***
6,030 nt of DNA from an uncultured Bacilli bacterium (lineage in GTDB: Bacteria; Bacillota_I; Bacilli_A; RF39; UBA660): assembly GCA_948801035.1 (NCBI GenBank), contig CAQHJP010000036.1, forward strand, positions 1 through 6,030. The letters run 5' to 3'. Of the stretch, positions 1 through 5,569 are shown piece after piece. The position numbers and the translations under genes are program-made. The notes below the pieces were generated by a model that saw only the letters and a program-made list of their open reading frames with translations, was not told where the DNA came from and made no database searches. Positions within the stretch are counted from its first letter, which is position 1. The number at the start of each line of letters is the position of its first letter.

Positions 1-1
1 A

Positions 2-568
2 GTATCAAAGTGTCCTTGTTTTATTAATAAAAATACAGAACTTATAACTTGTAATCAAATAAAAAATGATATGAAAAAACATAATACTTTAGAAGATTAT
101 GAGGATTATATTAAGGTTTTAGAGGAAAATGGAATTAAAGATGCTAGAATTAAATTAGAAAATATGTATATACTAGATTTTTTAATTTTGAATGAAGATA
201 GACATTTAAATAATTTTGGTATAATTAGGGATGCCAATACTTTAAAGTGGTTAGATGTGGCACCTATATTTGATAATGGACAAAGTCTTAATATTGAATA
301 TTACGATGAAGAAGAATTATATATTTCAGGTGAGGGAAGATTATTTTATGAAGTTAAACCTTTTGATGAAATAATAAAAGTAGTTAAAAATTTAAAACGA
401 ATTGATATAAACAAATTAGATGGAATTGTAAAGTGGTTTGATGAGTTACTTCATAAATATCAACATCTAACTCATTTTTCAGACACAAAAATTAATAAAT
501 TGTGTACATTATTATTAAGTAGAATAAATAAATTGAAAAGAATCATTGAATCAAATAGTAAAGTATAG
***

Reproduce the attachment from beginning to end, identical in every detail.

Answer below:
6,030 nt of DNA from an uncultured Bacilli bacterium (lineage in GTDB: Bacteria; Bacillota_I; Bacilli_A; RF39; UBA660): assembly GCA_948801035.1 (NCBI GenBank), contig CAQHJP010000036.1, forward strand, positions 1 through 6,030. The letters run 5' to 3'. Of the stretch, positions 1 through 5,569 are shown piece after piece. The position numbers and the translations under genes are program-made. The notes below the pieces were generated by a model that saw only the letters and a program-made list of their open reading frames with translations, was not told where the DNA came from and made no database searches. Positions within the stretch are counted from its first letter, which is position 1. The number at the start of each line of letters is the position of its first letter.

Positions 1-1
1 A

Positions 2-568
2 GTATCAAAGTGTCCTTGTTTTATTAATAAAAATACAGAACTTATAACTTGTAATCAAATAAAAAATGATATGAAAAAACATAATACTTTAGAAGATTAT
101 GAGGATTATATTAAGGTTTTAGAGGAAAATGGAATTAAAGATGCTAGAATTAAATTAGAAAATATGTATATACTAGATTTTTTAATTTTGAATGAAGATA
201 GACATTTAAATAATTTTGGTATAATTAGGGATGCCAATACTTTAAAGTGGTTAGATGTGGCACCTATATTTGATAATGGACAAAGTCTTAATATTGAATA
301 TTACGATGAAGAAGAATTATATATTTCAGGTGAGGGAAGATTATTTTATGAAGTTAAACCTTTTGATGAAATAATAAAAGTAGTTAAAAATTTAAAACGA
401 ATTGATATAAACAAATTAGATGGAATTGTAAAGTGGTTTGATGAGTTACTTCATAAATATCAACATCTAACTCATTTTTCAGACACAAAAATTAATAAAT
501 TGTGTACATTATTATTAAGTAGAATAAATAAATTGAAAAGAATCATTGAATCAAATAGTAAAGTATAG